FAQ - Frequently Asked Questions
We hope this will be of help in guiding you through the process and take some of the mystery out of the "procedures." We have tried to answer and anticipate your more frequently asked questions. If you have any additional questions, don't hesitate to ask a staff member...
Franklin County does not have the resources to suppress dust. However, we do have a permit system that allows landowners to hire a licensed firm to apply approved dust control products on their roads. There are some guidelines that must be followed which are explained in the permit. The permit may be obtained from Franklin County Public Works Department. Click here for more information.
Franklin County has a priority program that evaluates gravel roads based on specific criteria such as Average Daily Traffic (ADT), numbers of residents, commercial and industrial/recreational use, sensitive crops that are subject to damage from dust, county cost benefit, and other factors such as availability of right of way. Funds for these types of projects are derived locally. There aren’t any grant funds available to pave local roads. Therefore, paving of local roads competes with Maintenance and other construction projects for the limited resources that we have available to County Road. Franklin County has made paving of existing gravel roads a priority and has recently borrowed $4.5 Million to pave approximately 30 miles of road.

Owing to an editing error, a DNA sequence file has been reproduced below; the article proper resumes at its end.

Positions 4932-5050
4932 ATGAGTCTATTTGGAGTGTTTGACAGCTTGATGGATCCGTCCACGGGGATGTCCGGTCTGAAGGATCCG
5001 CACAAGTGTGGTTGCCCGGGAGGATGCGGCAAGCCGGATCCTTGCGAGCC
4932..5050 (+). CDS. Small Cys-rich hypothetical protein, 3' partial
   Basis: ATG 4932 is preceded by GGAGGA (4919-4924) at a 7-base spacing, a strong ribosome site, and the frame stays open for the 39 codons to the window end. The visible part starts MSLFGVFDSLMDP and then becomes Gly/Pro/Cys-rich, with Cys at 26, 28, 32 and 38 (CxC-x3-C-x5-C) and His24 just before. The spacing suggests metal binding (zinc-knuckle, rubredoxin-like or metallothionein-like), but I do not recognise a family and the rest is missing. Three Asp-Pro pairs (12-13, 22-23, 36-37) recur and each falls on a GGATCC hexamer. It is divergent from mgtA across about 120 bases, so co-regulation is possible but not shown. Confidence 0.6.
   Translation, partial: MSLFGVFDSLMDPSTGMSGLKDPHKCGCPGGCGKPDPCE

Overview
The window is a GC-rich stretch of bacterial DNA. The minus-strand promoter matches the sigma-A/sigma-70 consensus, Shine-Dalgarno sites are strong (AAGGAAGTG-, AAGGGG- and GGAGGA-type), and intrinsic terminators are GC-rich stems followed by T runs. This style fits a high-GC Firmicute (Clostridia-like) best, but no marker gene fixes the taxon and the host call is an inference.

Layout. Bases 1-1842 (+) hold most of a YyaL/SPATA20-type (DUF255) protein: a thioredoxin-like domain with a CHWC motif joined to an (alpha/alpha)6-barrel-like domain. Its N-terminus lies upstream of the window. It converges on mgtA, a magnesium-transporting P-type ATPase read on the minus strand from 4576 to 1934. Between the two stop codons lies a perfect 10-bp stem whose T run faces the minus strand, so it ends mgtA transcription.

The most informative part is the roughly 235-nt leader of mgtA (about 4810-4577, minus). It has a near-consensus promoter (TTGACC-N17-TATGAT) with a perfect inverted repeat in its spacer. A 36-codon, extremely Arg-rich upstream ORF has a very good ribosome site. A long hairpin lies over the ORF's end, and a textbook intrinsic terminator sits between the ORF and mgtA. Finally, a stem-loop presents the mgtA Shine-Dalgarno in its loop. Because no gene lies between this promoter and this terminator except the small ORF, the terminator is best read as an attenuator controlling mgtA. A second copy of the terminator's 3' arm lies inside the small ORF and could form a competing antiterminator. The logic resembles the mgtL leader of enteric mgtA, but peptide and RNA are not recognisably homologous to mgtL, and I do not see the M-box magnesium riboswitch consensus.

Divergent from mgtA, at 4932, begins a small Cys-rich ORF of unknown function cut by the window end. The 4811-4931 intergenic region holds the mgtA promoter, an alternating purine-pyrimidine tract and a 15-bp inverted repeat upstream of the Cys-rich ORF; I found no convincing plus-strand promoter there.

This is done to seal the surface of the roadway to protect the sub-grade from moisture. New asphalt is quite porous. Also, it gives you a wear surface that makes it last much longer and helps improve traction, particularly in the winter months when we are experiencing freezing rain and black ice that this area is known for.
By blading the road, you are knocking down the high spots and filling in the holes. This makes a smoother road and keeps the holes from getting bigger. We try to minimize the amount of blading that we perform when as much as practical, subject to complaints and road condition. Franklin County does not have the resources available to provide a water truck prior to blading.
Plows are assigned to a plow route with main arterials first, secondary roads next, and gravel roads last. With the responsibility of over 1,000 miles of roadway to maintain it takes considerable time to get to them all.
- This action cleans the ditch line of vegetation that helps control runoff.
- By pulling the material to the edge of the roadway, it helps prevent the asphalt edge from breaking off.
- Cleans the front slope and bottom of ditch of vegetation to aid in drainage.
- Puts fines back into gravel that helps bind up gravel to make a more stable roadbed.